Bristol: Shiplett, Wingo - Ford interview 2010-03-15

This Week in Ford Racing March 15, 2010 Bristol isn't just one of the most challenging tracks for drivers, who have to race around the half-mile bullring 500 times, it's also a tough one for crew chiefs, who have to make split-second decisions...

This Week in Ford Racing
March 15, 2010

Bristol isn't just one of the most challenging tracks for drivers, who have to race around the half-mile bullring 500 times, it's also a tough one for crew chiefs, who have to make split-second decisions and alter how they communicate with their man behind the wheel. Ford Racing recently spoke with Mike Shiplett and Donnie Wingo about the adjustments they'll make this weekend.

MIKE SHIPLETT, Crew Chief - No. 43 Insignia/Best Buy Ford Fusion

HOW MUCH OF A CHALLENGE IS BRISTOL FROM A CAR SETUP STANDPOINT? "Bristol has changed quite a bit since they repaved it. It used to be one groove and you would have to hit somebody to get by them, but now there are basically three grooves you can run now. It is more or less getting the right balance of the car so you have a good solid entry and can get the car turned in the middle, and not be too loose up off the corner. Now with the banking you have a lot more options as the driver to run different lines. It is a little bit more challenging just getting the up-and-down movement of the car exactly right, so you get entry, middle and exit the same."

DOES BRISTOL CREATE MORE DRASTIC ISSUES FOR THE CHASSIS? "No, it isn't as violent as it was before. It isn't like a mile-and-a-half where you keep the splitter as close to the ground as you can all the way around the racetrack. At Bristol your splitter will be up and down the straightaways and then fall into the corner and be sealed up through the middle. Just trying to find that balance is tough because you have a lot more movement. You are going more for mechanical grip than you are for aero. Aero is out the door at Bristol. It is all about mechanical grip and getting all four tires working together and pressing into the racetrack at the same time and coming up off the corner at the same time. Controlling your entry and exit so the whole car platform moves at the same time is what you are trying to control."

IS IT TOUGHER TO CALL THE RACE AT A PLACE LIKE BRISTOL? "What we do a lot is communicate through the spotter. Depending on if you are on the frontstretch or backstretch you can only see half the track at a time. What we do is sit down with the driver and spotter before the race and go over a lot of what-if scenarios. Then I can talk to the spotter on another radio and if I have to tell AJ [Allmendinger] something I will relay it to the spotter and he will tell AJ in between clearing him in and out of traffic. If I start talking and something happens in another corner, I know we are going to be in that corner in eight seconds, so there is not enough time for me to get off the radio before he could drive right into a wreck."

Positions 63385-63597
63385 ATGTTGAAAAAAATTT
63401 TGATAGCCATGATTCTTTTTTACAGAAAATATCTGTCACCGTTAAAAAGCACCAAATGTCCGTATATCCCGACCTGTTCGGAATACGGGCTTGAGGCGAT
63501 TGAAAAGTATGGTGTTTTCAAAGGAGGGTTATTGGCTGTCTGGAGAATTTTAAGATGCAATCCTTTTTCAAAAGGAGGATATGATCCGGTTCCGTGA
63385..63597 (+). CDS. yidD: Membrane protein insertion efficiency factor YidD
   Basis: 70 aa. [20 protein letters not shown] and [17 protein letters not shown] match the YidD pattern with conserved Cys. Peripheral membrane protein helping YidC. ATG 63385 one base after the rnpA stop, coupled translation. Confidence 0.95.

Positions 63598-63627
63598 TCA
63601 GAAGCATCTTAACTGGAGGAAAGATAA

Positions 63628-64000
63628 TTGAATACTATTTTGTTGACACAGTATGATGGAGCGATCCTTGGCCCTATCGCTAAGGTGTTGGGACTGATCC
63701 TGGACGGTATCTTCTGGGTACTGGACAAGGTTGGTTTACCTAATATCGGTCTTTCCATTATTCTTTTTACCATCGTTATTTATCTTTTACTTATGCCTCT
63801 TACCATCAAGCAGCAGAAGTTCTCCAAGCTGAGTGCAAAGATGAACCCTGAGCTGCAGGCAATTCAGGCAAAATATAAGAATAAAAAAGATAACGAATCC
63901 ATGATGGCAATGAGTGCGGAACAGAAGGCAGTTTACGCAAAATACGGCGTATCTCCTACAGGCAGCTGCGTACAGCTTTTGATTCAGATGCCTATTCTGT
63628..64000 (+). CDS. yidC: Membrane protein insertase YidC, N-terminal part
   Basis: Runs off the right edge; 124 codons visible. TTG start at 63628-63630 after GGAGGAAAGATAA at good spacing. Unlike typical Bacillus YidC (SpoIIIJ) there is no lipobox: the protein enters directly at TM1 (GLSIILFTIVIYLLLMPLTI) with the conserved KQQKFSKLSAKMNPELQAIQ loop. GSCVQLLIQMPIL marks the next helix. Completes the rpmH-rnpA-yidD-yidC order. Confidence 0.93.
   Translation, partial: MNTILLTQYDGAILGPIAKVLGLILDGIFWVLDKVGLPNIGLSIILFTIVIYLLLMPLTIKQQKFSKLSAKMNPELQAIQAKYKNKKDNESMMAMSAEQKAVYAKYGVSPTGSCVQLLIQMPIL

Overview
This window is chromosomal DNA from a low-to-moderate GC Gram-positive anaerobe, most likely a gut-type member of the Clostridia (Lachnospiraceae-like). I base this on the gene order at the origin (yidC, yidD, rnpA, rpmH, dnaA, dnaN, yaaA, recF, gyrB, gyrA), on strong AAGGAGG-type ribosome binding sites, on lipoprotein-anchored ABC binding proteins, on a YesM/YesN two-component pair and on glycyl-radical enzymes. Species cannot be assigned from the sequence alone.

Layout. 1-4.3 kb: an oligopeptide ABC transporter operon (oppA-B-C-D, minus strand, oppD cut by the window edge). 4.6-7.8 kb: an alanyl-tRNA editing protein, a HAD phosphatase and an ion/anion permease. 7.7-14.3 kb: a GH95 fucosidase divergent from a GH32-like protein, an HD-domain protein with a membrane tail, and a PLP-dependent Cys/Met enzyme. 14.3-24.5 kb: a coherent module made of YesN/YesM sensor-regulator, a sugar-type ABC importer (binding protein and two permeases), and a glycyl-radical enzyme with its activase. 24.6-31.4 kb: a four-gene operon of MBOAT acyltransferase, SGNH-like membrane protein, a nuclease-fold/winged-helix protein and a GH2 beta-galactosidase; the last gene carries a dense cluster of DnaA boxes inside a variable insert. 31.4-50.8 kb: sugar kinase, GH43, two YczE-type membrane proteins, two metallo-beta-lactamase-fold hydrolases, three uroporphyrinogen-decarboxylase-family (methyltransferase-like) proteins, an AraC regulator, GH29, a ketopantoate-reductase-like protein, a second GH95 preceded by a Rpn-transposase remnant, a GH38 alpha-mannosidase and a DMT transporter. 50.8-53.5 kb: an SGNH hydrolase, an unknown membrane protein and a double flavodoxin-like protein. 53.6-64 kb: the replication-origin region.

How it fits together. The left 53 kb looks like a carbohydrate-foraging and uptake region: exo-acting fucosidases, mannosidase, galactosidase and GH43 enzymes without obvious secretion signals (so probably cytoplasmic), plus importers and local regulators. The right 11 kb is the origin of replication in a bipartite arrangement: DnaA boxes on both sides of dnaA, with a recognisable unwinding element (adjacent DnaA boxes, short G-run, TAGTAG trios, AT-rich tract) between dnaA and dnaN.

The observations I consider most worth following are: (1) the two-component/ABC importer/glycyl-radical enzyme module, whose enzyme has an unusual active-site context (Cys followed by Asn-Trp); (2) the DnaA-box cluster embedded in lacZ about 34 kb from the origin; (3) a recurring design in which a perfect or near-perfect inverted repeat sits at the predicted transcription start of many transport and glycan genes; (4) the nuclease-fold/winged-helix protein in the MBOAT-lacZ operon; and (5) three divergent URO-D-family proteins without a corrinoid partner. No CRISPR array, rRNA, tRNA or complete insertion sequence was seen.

IS THERE ONE THING THAT IS A STICKING POINT AT BRISTOL? "The biggest thing is you can enter pit road in two different places. In a yellow, everyone enters off turn two. If you have to make a green flag pit stop you have to enter off of turn four. The driver, making 500 laps around that place, can get confused very easily with what corner they are in. Some of the best drivers in this business have come down the wrong pit road and lost the race at Bristol. It is easy to do."

MANY DRIVERS SAY BRISTOL IS THEIR FAVORITE TRACK. WHY DO YOU THINK THAT IS? "It's their favorite track because you take the aero completely out of it, so it is all back in the drivers hands. At other tracks, we control how fast the driver can go with the balance of the car and with aero. At Bristol, it is all mechanical grip and how far the driver wants to push it and how sideways the driver wants to get going into the corners."

DONNIE WINGO, Crew Chief - No. 6 UPS Ford Fusion

WHAT CHALLENGES DOES BRISTOL PRESENT FOR YOU? "Bristol is usually all about trying to avoid the wrecks. Bristol hasn't really changed much over the years as far as setup goes. It is all about getting in the corners, because you have trouble getting loose in there all the time."

WHAT SPECIFIC CHALLENGES AS A CREW CHIEF DO YOU FACE WITH THE SPEED AT BRISTOL? "We have to keep the car off the racetrack. Keep it from over- traveling and bottoming out. Those issues have always been at Bristol because you have so much banking and so much speed. Getting forward bite off the corner and keeping it on the racetrack are key."

IS COMMUNICATING WITH YOUR DRIVER MORE OF A CHALLENGE THERE? "For sure. It is loud and everything is happening so fast. I usually try to let the spotter relay the messages. That way he can talk to him when nobody is around him."

HAVE YOU EVER FOUND YOURSELF ON THE BOX AND IN AWE OF THE CROWD? "Yeah, before the race starts and you first walk in and the place is full of fans is just amazing. Over the years it has evolved to be one of the biggest races we have."

-source: ford racing

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Series NASCAR Cup